|Intro||German pathologist and physician|
|A.K.A.||Friderich Albert von Zenker, F.Zenker|
|Occupations||Physician Lichenologist University teacher Pathologist Botanist Anatomist|
|Birth||13 March 1825 (Dresden)|
|Death||13 June 1898 (Mecklenburg)|
Friedrich Albert von Zenker (13 March 1825, Dresden – 13 June 1898, near Plau in Mecklenburg) was a German pathologist and physician, celebrated for his discovery of trichinosis.
He was born in Dresden, and was educated in Leipzig and Heidelberg. While in Leipzig, he worked for a while as an assistant to Justus Radius at the St. Georg Hospital. Attached to the city hospital of Dresden in 1851, he added, in 1855, the duties of professor of pathological anatomy and general pathology in the surgico-medical academy of that city. In 1862 he became professor of pathological anatomy and pharmacology at Erlangen. Three years afterwards he assumed with Hugo Wilhelm von Ziemssen the editorship of the "Deutsches Archiv für klinische Medizin". In 1895 he retired from active service.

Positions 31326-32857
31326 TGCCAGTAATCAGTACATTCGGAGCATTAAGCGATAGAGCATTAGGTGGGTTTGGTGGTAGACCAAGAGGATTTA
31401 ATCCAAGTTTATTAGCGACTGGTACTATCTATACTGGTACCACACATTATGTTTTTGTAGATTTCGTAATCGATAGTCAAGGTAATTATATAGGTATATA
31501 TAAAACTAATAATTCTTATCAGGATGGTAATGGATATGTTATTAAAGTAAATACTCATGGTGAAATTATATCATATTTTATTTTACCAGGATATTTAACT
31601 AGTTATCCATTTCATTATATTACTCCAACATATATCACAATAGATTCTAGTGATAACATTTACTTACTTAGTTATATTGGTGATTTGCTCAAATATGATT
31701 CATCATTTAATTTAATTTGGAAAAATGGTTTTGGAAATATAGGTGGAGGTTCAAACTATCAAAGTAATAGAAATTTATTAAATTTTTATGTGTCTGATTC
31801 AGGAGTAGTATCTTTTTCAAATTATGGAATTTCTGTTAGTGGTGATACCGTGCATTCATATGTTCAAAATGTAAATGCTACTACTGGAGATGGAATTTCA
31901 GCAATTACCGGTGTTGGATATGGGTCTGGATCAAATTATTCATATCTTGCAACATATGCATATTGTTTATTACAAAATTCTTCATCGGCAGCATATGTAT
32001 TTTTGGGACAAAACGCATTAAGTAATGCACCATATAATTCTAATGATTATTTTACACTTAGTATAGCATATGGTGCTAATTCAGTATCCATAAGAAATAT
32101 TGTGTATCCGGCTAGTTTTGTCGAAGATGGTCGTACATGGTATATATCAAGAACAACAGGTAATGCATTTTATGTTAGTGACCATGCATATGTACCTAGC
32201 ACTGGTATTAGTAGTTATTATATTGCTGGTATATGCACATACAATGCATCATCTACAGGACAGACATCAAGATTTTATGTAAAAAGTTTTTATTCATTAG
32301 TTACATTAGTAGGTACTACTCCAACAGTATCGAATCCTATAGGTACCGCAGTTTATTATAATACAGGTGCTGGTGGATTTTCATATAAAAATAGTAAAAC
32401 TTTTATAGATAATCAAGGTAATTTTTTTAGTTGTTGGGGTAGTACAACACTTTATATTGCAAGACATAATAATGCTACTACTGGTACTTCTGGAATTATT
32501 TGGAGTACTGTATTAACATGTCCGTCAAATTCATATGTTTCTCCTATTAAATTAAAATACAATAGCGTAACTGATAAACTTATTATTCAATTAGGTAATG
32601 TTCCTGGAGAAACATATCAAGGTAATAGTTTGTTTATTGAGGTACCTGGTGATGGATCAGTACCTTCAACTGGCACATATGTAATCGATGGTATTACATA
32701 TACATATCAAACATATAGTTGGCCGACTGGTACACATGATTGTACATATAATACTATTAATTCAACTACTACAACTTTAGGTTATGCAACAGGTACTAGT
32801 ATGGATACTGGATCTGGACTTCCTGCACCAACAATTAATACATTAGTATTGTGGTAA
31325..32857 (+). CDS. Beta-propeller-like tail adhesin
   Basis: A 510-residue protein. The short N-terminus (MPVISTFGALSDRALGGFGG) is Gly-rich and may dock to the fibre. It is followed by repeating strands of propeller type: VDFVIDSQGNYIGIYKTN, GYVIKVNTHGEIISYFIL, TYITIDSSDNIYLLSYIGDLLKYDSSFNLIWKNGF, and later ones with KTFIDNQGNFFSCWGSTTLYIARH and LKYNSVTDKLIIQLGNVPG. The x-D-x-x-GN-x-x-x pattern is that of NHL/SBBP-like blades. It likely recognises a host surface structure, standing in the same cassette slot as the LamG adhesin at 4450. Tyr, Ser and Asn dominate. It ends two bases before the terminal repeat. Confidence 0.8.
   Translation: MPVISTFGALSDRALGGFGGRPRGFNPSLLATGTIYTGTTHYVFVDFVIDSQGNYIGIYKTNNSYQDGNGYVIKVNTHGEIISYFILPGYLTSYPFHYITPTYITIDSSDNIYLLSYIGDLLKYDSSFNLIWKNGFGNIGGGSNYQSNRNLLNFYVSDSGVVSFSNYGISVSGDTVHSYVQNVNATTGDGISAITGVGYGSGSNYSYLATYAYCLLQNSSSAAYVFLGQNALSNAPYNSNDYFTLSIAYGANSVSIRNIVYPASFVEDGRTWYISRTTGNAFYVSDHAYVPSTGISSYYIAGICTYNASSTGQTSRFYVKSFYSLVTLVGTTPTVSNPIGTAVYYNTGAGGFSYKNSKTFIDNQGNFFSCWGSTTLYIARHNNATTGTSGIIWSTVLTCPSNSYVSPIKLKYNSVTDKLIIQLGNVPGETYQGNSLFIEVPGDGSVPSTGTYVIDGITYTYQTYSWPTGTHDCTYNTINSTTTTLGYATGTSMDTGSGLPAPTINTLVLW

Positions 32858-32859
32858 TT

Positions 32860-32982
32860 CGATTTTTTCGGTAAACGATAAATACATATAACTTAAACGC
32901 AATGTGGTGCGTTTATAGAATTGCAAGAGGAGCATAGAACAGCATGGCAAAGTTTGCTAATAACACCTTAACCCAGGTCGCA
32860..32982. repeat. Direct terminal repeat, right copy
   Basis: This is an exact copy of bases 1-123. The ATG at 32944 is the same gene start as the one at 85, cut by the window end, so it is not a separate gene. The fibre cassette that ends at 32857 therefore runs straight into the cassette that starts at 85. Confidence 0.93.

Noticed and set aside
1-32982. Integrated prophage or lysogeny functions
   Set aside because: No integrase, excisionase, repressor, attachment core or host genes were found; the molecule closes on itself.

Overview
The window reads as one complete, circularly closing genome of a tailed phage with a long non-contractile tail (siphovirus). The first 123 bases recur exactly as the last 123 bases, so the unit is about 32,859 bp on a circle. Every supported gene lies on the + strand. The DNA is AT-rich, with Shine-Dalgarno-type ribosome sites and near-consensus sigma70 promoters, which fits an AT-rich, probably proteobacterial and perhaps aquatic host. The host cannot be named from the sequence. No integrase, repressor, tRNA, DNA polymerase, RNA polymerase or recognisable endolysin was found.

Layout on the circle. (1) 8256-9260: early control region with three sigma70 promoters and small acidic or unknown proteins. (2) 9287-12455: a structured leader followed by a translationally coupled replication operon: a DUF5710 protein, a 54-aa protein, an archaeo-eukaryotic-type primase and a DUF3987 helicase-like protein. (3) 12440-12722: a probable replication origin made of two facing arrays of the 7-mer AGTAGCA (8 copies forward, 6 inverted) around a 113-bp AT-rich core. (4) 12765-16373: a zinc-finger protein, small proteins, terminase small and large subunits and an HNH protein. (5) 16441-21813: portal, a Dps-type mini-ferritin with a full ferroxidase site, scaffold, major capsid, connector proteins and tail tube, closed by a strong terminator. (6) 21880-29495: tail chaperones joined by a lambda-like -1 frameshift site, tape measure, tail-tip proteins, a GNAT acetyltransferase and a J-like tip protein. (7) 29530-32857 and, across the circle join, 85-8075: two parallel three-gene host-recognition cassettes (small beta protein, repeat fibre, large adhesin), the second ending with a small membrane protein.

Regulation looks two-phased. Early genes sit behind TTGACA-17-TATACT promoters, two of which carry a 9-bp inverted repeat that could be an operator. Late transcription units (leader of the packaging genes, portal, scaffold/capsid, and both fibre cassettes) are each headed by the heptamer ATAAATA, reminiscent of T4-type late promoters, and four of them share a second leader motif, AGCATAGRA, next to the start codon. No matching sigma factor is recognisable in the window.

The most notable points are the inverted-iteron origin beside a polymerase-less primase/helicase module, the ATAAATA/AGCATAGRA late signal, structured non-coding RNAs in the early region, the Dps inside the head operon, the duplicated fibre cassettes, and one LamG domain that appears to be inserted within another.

Zenker's diverticulum, a false pathological diverticulum of the posterior pharyngeal wall, through the thyropharyngeus and cricopharyngeus parts of the inferior constrictor muscle, is named after him.
His important discovery of the danger of trichine dates from 1860. In that year he published "Ueber die Trichinenkrankheit des Menschen" (in volume xviii of VirchowsArchiv).
In 1865 he was awarded the Monthyon Prize by the French Academy of Sciences.